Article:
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Tuesday, December 30, 2008

The Avenging Mother

Ellie Nesler’s death was reported in today’s news. She had gained her notoriety the old fashioned way, by killing someone who deserved killing. Her life story is a cornucopia of crimes, as victim, perpetrator, mother --- a hardscrabble life spent in the trailer trash fringes of society. She was the perfect heroine for the T.V. movie, fast food and tabloid gorging denizens of the white flight exurbs, whom she dazzled long before Sarah Palin took the title.

In 1988, her 7 year old son Willie had returned from Christian camp complaining that he had been "touched in a bad way." Suspicion fell on a dishwasher with a child molestation record, Daniel Driver, who was charged. Driver had been suspect in previous incidents, but the church had supported him. The case dragged on until one day, Ellie shot and killed him in the courtroom.

She soon became the heroine of trailer mom supporters of vengeance, her ‘story’ a lightning rod for talkradio, bumper stickers, tee shirts, and a template for Hollywood potboilers, inspiring the likes of Jodie Foster to make movies about this ultimate act of good parenting.

Eventually, as all good stories, the messy facts began to interfere with the perfection of myth. Turns out Ellie had been involved in crimes as a teen, and was revealed to have been loaded on meth at the time of the shooting. Additional evidence of planning cast doubt on her image as the mom temporarily maddened by the sight of her child’s tormentor. Nonetheless, the mitigating factors were enough to justify a manslaughter verdict, which was reversed on appeal. After her release, she got in trouble again, was returned to prison after buying 10,000 pseudoephedrine tabs, the precursor of methamphetamine possessed for sale.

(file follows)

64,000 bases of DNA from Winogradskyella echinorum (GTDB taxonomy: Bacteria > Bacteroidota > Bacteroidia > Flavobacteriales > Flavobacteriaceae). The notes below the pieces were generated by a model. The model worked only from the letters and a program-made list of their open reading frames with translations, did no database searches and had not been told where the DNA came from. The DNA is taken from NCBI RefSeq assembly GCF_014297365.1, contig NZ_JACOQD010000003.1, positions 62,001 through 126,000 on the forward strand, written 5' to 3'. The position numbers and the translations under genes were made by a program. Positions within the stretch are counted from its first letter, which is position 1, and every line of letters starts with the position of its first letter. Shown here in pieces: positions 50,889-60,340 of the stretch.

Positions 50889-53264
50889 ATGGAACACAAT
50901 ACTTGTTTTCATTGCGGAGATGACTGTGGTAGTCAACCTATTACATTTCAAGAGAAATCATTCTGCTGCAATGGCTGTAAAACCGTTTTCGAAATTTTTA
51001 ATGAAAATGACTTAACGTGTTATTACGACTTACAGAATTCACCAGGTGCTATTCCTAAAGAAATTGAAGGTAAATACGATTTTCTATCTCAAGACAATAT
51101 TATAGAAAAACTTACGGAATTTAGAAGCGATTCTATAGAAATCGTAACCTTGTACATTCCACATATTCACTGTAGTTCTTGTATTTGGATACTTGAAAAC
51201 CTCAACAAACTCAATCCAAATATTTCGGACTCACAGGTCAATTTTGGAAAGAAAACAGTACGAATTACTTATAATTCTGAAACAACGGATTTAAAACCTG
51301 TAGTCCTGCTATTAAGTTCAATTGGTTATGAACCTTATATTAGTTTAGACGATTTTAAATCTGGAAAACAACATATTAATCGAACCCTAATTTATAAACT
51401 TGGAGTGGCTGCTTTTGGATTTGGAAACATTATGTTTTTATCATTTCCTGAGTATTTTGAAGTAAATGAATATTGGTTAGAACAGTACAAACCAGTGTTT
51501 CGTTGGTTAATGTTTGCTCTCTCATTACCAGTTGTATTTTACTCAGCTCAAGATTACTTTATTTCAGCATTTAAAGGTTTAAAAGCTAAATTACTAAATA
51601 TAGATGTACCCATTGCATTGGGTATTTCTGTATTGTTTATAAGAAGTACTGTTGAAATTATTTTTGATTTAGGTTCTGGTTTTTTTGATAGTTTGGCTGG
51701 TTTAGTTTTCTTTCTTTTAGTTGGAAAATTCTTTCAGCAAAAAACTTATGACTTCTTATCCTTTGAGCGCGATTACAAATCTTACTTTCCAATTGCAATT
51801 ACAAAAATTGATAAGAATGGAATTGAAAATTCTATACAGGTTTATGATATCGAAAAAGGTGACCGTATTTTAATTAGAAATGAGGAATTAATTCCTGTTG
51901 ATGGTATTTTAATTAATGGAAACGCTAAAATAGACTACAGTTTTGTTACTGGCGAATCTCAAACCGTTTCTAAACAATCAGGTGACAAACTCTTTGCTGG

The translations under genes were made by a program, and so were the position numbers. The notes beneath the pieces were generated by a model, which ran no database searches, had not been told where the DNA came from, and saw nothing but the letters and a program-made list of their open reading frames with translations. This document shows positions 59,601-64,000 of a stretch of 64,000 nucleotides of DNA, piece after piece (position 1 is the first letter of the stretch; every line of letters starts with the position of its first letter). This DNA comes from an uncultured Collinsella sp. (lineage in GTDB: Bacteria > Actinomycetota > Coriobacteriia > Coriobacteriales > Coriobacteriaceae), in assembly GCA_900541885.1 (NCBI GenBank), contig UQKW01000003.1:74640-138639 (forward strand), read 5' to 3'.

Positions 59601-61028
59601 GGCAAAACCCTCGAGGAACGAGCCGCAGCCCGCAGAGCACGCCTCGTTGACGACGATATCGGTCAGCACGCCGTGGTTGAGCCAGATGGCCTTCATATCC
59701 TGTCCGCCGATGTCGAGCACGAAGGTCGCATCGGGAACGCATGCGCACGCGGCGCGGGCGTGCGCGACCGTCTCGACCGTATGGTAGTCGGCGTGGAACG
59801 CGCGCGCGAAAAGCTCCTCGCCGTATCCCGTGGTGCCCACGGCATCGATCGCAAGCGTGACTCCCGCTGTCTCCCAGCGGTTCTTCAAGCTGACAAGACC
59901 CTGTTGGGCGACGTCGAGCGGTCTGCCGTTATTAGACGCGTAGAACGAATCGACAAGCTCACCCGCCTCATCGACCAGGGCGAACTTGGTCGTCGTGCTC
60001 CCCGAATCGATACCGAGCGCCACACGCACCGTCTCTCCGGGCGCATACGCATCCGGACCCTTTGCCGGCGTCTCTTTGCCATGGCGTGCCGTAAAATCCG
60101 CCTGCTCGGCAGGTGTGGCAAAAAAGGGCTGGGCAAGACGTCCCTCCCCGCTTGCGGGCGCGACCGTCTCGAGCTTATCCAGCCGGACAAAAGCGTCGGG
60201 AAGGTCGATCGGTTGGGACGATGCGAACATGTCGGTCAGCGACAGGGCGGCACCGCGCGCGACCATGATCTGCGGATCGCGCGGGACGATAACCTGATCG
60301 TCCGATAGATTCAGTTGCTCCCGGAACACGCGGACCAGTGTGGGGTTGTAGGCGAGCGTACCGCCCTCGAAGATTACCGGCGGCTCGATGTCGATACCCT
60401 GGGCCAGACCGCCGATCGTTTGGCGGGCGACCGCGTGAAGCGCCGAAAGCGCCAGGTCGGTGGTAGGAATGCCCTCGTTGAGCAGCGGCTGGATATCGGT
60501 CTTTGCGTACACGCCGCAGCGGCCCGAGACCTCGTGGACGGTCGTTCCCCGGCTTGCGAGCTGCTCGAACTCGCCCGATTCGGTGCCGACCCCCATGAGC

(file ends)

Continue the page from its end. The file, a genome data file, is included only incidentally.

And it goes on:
Meanwhile, son Willie was convicted of assault on a handyman in a dispute over tools, and when released from that crime, immediately stomp the victim to death, earning himself a sentence of 25 years to life.

Mom was released from prison in 2006 and died of breast cancer. Willie has asked for permission from prison authorities to attend he funeral.

Sunday, December 28, 2008

Obama and the death penalty

President Obama will have a full plate of immediate, if not emergency concerns, when he takes office. Death penalty policy understandably will not be the top priority for his administration.

Nonetheless, as chief executive, he will need to confront the issue deeply and broadly not long after he takes office and all during his administration thereafter.

A president influences the issue in many ways, including appointment of U.S. Attorneys throughout the nation; appointment of federal judges at every level, including of course the Supreme Court; appointment of an Attorney General and subordinates; control over the budget for capital prosecution and defense. With all these actions, the president sets the course on responses to habeas corpus petitions and other appeals and has specific constitutional duty of considering pardons and clemency.

Barack Obama is the first president in memory to have made statements that evince doubts about the constitutionality and general efficacy of capital punishment. He has written that he doubts the claim that it is a deterrent, is troubled by the racial and social inequity inherent in its enforcement, and has stated variously that he is not a "cheerleader" for the death penalty and that his views on the subject are "complicated."

Obama’s depth of thought was well documented during his campaign so it should not be surprising that this deliberative man should view the issue as complex. As a state legislator in Illinois he was active in the practical debate that arose when Governor Ryan declared a moratorium after revelations about its inadequate justice system which included proof of incompetent defenses, concealed evidence of innocence, leading to innocent people condemned to death. Obama actively supported reforms, but also agreed to expanding the number of crimes for which the death penalty could be sought (including murder of an elder or a child), while at the same time opposed expansion to include gang murders, arguing that premeditation was adequate and fearing that "gang" was a buzzword for racial, ethnic and social bias.

During the campaign, Obama trod a tightrope on the issue, fearful of providing a wedge issue to conservatives. In this policy, Obama learned his Dukakis / Clinton lessons, insisting that he favored the death penalty for Osama Bin Laden and other Al Qaeda terrorists and he declared his disapproval of the recent Supreme Court decision overturning the death penalty for child rape without murder.

Despite his campaign positions supporting capital punishment in principle, which depressed opponents of the law, it is still clear that President Obama presents the greatest hope for policies that at least limit the expansion of the death penalty. Moreover, he has the temperament, intellect, and standing to at least begin to swing the pendulum of public opinion away from support of capital punishment.